Flanagan laughs, and it’s the reaction you get from a real fighter. For guys like him, the fight isn’t about bad blood or grudges or sitting and dwelling on a defeat for months. It’s a competition, a way to test yourself, and when it’s over, it’s over.  

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“Me and the kid went out and got drunk and had a laugh,” said Flanagan about the aftermath of his second fight. “It was just a good time. I remember the next day I dropped my kids off to school. I had two big-ass black eyes and everybody's looking at me. I came back that night, my kids' mother was like, 'What the f**k happened to you? I didn't think you were gonna have a f**king fight.'”

Nobody said life with Harley Flanagan was going to be easy. But it was always going to be interesting. And with two fights under his belt, the 41-year-old assumed his run in the fight game was just getting started.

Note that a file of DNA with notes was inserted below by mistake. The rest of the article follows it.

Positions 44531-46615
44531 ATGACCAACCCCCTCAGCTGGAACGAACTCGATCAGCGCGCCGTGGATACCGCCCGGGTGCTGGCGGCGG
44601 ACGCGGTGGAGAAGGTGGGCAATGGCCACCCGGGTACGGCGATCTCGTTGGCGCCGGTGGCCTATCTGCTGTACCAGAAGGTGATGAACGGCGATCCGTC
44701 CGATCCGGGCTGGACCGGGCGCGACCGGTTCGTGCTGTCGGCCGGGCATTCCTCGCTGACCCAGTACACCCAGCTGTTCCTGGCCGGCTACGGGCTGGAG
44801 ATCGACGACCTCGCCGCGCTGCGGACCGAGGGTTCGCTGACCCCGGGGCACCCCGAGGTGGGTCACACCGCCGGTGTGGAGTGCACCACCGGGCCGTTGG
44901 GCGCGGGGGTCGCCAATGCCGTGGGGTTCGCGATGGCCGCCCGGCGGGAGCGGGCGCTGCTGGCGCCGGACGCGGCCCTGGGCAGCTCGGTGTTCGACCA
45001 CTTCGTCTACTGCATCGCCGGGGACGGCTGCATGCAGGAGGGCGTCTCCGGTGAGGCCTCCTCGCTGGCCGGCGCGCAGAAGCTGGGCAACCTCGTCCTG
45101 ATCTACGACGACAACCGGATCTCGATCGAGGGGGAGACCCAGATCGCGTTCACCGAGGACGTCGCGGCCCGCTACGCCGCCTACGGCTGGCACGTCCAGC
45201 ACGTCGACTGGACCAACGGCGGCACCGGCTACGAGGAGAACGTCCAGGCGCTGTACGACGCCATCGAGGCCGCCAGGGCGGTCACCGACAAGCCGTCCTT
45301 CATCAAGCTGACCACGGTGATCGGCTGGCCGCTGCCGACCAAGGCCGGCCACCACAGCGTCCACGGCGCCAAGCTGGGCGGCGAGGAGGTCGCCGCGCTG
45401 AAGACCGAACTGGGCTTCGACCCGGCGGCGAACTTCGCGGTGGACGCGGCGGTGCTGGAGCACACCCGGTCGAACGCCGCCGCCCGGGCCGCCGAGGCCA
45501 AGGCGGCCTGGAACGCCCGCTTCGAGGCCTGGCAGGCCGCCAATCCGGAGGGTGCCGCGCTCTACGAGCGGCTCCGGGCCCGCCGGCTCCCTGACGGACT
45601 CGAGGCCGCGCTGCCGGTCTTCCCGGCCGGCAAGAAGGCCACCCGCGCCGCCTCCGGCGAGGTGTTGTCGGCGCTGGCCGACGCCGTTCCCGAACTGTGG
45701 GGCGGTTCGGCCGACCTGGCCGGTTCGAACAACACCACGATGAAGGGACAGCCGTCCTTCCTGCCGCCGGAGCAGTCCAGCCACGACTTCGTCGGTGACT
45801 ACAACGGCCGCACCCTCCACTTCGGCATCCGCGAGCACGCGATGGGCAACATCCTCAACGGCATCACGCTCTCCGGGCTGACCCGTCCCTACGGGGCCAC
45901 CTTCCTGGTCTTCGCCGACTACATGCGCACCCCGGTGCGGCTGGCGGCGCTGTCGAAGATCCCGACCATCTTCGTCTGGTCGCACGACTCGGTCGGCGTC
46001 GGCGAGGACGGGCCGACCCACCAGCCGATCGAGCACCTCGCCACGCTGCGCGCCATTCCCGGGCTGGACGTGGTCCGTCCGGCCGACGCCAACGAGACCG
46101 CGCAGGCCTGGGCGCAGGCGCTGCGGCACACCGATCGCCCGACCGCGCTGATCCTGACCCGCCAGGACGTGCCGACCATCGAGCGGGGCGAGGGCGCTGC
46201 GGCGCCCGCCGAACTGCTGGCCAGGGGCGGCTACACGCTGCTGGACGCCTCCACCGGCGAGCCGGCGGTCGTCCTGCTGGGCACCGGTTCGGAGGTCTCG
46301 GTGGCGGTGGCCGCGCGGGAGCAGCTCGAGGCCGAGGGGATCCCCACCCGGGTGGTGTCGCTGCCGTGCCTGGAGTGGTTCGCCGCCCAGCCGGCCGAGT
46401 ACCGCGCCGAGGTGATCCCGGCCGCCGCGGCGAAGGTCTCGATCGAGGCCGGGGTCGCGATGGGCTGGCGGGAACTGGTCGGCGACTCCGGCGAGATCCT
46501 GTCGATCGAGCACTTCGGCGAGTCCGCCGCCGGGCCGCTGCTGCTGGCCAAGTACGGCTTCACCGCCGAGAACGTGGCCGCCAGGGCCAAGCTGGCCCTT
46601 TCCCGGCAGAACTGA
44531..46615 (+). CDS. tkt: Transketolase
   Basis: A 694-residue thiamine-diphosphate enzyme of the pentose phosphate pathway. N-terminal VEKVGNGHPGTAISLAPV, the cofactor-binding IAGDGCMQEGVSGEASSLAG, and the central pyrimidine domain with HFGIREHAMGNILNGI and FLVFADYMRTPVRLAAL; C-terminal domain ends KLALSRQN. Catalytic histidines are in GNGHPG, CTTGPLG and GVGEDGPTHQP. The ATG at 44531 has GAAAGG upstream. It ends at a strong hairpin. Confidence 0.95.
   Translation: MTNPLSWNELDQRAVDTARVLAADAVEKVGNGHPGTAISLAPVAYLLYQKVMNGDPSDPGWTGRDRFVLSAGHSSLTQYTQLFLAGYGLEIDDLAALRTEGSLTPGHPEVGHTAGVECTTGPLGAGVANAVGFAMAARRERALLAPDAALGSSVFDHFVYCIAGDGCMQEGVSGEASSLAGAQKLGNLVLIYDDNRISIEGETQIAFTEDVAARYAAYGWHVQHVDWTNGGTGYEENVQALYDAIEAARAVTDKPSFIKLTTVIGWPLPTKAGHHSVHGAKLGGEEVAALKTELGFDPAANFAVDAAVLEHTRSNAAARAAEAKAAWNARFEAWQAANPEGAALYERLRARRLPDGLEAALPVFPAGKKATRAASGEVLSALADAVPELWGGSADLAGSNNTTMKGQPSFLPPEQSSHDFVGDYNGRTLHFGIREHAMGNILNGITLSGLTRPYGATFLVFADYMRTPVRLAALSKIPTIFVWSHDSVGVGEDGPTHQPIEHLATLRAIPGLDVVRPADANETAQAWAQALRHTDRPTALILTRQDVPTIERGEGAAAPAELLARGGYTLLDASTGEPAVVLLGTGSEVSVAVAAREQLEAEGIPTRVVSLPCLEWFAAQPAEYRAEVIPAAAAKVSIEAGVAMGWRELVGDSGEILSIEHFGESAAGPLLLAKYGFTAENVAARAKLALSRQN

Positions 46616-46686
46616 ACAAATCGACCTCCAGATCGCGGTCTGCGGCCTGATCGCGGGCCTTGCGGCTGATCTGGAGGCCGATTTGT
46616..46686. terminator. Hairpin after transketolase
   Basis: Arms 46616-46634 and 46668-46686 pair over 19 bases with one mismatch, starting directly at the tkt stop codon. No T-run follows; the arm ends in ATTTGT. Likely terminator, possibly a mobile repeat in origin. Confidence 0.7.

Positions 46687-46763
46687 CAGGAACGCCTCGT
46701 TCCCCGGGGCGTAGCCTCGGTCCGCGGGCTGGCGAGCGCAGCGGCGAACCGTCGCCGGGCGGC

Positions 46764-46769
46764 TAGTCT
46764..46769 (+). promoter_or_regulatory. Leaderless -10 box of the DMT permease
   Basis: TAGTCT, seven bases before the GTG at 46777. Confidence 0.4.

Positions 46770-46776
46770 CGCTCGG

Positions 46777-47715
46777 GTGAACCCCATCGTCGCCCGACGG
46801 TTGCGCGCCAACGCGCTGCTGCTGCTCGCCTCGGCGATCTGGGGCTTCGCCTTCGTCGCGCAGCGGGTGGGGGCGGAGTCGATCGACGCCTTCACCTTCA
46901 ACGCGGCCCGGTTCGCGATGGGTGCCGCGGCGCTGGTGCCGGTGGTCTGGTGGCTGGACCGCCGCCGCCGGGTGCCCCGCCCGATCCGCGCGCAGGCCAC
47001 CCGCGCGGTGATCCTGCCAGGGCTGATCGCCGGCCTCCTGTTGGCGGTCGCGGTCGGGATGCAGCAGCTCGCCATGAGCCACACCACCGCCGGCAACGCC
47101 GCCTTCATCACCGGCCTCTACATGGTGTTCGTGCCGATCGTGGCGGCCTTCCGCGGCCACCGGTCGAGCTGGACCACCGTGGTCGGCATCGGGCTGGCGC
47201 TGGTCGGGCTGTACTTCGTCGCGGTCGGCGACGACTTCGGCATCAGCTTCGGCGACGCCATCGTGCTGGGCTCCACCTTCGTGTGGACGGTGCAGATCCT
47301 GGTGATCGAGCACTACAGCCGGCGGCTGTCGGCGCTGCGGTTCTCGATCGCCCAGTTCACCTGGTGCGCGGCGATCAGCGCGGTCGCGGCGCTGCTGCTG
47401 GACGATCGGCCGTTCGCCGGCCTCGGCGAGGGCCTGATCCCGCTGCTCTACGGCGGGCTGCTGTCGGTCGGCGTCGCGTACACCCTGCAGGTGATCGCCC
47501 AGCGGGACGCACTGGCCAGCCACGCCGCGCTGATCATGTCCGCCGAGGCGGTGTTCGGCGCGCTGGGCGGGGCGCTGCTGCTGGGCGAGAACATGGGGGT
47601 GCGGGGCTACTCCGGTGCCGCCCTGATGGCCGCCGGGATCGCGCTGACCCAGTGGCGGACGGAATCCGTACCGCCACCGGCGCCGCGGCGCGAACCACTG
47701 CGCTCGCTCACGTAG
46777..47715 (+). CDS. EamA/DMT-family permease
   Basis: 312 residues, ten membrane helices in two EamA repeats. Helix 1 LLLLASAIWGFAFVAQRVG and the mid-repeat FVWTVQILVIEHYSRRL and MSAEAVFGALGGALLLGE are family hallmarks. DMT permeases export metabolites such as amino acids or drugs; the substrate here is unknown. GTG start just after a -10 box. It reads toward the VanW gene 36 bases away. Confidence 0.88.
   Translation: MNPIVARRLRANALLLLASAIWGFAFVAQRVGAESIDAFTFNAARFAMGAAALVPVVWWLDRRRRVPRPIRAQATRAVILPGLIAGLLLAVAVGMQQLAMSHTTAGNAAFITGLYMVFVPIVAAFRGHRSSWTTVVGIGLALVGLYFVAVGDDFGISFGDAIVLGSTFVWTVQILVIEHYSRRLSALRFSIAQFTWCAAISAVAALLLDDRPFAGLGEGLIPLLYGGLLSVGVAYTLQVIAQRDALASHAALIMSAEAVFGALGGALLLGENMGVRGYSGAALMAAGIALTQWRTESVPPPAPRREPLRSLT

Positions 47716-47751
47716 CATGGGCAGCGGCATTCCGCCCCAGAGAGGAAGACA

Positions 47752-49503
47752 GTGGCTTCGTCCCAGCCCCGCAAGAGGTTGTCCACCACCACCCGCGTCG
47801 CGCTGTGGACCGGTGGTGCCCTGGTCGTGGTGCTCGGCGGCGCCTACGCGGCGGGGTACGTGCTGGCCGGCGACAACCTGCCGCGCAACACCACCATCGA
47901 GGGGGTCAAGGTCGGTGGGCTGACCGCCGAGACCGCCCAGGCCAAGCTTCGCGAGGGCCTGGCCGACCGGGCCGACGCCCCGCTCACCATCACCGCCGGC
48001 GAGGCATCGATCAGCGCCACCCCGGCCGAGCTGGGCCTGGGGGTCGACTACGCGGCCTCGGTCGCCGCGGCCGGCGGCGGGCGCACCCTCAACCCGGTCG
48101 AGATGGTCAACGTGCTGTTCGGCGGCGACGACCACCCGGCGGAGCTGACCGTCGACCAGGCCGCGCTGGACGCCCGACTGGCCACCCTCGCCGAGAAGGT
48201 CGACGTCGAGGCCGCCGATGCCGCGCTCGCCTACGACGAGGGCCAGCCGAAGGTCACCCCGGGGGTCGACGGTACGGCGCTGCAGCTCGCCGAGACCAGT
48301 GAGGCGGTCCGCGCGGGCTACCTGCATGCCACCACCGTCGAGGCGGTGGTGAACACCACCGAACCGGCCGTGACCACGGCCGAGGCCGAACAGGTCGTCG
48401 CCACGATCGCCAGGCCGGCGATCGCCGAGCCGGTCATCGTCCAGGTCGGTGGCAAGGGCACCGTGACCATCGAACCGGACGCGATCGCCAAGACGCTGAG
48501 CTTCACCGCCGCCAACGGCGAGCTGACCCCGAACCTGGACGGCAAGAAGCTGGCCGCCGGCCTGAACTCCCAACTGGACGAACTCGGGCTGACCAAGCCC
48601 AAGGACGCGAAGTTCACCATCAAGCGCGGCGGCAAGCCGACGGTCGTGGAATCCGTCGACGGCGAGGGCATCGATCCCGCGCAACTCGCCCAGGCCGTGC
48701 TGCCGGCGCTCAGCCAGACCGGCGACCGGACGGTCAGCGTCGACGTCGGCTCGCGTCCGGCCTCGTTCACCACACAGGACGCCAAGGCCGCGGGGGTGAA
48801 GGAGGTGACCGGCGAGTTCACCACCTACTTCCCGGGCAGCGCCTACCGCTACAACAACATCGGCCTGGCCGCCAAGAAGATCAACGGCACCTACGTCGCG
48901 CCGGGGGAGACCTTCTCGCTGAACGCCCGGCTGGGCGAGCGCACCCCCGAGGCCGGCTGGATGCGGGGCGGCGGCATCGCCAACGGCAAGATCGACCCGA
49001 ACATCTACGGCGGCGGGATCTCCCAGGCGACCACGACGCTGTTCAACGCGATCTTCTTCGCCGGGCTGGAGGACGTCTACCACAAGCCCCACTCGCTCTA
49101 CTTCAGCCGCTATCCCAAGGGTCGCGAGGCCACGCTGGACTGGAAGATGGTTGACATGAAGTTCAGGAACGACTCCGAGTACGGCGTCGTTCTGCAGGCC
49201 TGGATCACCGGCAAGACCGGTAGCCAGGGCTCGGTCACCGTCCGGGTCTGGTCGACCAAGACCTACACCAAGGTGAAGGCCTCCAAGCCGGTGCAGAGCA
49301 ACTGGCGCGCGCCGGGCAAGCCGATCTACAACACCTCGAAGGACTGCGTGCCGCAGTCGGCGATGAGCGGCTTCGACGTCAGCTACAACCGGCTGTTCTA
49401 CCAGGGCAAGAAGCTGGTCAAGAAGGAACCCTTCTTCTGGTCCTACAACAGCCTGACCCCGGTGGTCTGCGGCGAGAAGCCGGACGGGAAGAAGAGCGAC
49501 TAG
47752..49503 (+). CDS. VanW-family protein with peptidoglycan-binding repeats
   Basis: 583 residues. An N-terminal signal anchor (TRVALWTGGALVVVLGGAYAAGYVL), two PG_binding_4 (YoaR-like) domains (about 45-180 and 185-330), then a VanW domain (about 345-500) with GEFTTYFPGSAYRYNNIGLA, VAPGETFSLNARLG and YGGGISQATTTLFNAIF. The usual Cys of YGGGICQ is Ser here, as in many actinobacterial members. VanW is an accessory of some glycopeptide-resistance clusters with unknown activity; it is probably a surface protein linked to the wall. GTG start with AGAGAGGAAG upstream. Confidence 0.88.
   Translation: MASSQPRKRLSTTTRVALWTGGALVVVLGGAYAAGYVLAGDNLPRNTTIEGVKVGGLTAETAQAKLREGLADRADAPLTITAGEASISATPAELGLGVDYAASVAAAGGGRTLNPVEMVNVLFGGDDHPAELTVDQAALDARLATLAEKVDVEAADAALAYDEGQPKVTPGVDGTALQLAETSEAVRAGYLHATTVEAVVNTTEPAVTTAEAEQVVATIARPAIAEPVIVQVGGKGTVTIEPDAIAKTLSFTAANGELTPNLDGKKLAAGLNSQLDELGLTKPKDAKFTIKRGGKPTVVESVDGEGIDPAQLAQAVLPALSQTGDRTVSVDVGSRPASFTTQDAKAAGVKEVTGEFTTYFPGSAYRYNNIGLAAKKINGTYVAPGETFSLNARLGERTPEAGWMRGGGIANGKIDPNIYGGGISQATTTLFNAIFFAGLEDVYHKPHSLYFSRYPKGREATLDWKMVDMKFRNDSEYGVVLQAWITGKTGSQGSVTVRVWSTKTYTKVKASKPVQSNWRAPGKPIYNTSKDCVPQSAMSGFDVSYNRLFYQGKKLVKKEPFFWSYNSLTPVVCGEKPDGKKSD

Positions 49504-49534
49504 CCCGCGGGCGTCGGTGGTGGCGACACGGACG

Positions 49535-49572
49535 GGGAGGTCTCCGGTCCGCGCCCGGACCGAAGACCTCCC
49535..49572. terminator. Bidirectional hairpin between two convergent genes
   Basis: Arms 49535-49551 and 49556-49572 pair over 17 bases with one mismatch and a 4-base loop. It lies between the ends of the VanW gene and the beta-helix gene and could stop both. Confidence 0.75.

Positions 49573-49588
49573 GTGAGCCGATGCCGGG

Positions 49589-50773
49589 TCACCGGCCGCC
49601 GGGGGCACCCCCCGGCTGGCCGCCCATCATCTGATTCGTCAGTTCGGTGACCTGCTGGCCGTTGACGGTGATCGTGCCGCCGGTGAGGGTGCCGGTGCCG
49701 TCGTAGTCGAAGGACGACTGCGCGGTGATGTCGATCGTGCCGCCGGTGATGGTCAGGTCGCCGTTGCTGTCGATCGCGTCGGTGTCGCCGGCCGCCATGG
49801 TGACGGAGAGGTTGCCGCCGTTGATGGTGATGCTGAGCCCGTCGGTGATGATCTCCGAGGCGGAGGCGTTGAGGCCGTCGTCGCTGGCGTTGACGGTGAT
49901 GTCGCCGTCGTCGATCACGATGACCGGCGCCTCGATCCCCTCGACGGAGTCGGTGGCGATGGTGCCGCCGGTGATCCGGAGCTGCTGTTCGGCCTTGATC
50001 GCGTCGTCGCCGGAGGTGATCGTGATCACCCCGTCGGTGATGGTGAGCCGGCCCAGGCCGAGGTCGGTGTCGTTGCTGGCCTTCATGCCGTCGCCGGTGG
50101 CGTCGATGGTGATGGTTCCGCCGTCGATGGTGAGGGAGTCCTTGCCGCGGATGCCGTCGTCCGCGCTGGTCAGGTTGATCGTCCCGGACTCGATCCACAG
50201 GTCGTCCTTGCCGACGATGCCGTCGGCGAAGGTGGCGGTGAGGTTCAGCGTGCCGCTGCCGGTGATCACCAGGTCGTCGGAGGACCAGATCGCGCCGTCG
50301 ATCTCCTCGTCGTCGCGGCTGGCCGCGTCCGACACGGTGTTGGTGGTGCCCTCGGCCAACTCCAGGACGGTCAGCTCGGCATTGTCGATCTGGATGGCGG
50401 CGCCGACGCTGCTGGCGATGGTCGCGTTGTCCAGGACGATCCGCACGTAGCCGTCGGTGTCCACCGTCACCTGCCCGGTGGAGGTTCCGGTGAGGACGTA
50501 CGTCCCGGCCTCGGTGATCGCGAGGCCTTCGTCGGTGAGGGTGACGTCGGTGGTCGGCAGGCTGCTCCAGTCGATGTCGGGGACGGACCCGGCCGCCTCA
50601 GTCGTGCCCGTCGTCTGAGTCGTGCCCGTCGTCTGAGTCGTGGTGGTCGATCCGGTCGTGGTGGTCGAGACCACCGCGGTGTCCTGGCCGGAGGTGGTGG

“I thought, ‘This was fun. I could do this s**t. Then I went to the next one and I remember seeing a couple dudes get f**ked up so bad that I was like, maybe this is not a great idea. It looked like one of those old school Tank Abbott knockouts. The dude just looked like a broken piece of furniture.”

Just like that, Flanagan called it a day and never looked back. He still had jiu-jitsu, family, music and a life that one day would result in a book (Hard-Core, Life On My Own) and soon a documentary. He made it. And he doesn’t take any of this for granted.

THE WILD RIDE OF HARLEY FLANAGAN: Part One | Part Two | Part Three

“I count my blessings every day,” he said. “I take the good and the bad and all of it. Even with the hell that I've been through in a lot of ways, I really love life. I love it.”

And as filming of the documentary is proving, plenty of people are loving him back.

“There's people from all different eras of time that I have known throughout the course of my life,” Flanagan said. “And it's pretty intense, man. It's humbling. I shouldn't have been so self-destructive and hard on myself for years because there were a lot of people who were rooting for me and I didn't realize it.”